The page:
Pride Mountain Vineyards was founded in 1991 by Jim and Carolyn Pride on a
site once known as Summit Winery. Both Jim and Carolyn were native
Californians from long-time farming families, so it wasn’t too big a
leap for Jim to scale back his dentistry career to start making wine in
the Spring Mountain District of Napa Valley. Jim Pride died in 2004, but
the Pride children, Steve Pride and Suzanne Pride Bryan, now own and run the winery, which is
considered one of the notable stars of the Napa Valley. Carolyn Pride also remains active at the winery. The property consists of 235 acres, 183 of which
are planted to Cabernet Sauvignon, Merlot, Cabernet Franc, Petit Verdot,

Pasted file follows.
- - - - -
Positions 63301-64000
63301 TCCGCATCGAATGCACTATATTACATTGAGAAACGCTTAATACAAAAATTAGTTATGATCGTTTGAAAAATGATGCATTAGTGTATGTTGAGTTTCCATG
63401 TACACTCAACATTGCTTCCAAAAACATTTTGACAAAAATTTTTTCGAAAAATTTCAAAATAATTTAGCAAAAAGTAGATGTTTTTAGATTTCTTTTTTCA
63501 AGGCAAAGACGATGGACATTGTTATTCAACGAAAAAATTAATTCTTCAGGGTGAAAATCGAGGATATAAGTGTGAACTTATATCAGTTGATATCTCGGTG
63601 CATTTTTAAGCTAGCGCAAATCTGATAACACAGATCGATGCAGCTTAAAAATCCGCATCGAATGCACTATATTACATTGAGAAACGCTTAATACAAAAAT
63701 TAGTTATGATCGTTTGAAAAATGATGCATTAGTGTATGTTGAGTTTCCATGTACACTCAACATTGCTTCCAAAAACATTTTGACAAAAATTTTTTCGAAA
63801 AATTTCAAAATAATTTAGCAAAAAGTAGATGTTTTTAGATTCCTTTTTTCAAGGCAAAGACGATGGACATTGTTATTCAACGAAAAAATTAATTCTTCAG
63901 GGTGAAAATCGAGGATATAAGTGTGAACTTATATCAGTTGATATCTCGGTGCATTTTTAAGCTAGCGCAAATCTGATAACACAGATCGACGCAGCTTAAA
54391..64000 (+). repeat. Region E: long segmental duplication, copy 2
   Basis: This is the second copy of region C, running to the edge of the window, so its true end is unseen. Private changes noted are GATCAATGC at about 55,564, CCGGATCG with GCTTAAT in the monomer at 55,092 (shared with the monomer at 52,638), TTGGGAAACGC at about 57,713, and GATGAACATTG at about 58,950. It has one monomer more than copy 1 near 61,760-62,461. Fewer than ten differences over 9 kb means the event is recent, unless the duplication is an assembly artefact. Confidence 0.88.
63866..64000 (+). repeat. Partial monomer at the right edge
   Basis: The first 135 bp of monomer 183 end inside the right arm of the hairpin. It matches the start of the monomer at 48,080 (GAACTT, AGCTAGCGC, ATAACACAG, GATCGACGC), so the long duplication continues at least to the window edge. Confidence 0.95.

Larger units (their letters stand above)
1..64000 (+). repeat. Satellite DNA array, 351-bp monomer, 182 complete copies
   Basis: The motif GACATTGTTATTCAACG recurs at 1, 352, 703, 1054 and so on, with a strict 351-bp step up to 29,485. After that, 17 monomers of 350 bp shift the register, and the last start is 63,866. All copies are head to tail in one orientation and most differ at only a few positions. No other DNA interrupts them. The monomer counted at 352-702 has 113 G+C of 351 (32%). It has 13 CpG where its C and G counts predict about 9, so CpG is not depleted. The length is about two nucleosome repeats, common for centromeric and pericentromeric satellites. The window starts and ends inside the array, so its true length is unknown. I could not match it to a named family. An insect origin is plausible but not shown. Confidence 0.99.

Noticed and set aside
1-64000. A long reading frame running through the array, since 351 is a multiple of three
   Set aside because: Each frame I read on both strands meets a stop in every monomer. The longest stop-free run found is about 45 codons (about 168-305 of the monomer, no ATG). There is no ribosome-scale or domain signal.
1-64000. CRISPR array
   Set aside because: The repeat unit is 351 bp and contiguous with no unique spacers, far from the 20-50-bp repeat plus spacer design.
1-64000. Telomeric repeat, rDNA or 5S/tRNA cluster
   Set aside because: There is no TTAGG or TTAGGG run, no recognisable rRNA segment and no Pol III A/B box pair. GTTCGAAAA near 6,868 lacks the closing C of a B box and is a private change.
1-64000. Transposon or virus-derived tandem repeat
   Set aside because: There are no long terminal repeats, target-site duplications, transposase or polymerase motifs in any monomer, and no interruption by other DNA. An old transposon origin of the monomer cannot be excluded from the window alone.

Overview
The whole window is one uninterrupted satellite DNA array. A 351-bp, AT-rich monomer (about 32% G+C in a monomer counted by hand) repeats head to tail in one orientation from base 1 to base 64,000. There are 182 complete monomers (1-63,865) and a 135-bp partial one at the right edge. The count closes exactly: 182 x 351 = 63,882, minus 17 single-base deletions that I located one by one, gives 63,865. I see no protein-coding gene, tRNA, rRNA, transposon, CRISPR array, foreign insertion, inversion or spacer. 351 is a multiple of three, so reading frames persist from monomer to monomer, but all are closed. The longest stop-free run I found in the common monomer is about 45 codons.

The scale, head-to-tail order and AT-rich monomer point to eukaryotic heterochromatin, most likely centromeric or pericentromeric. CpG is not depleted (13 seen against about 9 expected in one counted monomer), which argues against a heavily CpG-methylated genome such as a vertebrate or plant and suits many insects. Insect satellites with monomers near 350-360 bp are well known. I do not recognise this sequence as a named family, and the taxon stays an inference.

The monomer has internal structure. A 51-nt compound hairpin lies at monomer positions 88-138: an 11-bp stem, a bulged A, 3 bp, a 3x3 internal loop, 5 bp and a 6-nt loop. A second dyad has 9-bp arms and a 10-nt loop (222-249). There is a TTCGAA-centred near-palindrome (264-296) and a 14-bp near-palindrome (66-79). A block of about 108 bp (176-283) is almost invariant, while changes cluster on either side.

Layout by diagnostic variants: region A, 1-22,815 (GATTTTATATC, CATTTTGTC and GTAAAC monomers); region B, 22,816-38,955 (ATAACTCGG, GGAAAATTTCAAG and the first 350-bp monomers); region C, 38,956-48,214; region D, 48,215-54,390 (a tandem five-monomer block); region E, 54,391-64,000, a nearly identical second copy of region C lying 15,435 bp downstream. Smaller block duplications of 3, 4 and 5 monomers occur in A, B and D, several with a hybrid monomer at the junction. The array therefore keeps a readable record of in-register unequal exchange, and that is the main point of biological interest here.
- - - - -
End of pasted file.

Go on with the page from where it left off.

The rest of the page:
Syrah, Sangiovese, Viognier and Chardonnay. The Pride Cabernet Sauvignon
Reserve and Reserve Claret are especially renowned, earning high marks from
reviewers and collectors. About 18,000 cases are produced annually.
Sonoma County is not an AVA, but it is a commonly used informal designation for wines made outside of more specific AVAs within Sonoma, which is a large wine producing region just west of Napa Valley. Though Sonoma is often overshadowed by its glamorous neighbor Napa Valley, it has a long history of wine production. The area specialized in jug wine until the mid-20th century, when Sonoma producers took a cue from Napa and started improving quality. Unlike Napa, where Cabernet Sauvignon is king, Sonoma specialized in Chardonnay, Pinot Noir and Zinfandel, though excellent Cabs are produced too. There are at present 16 AVAs within Sonoma County, and, like much of the West Coast of the United States, new AVAs are created in Sonoma County with regularity. Some Sonoma appellations, such as the Russian River Valley, are renowned for Pinot Noir and Chardonnay.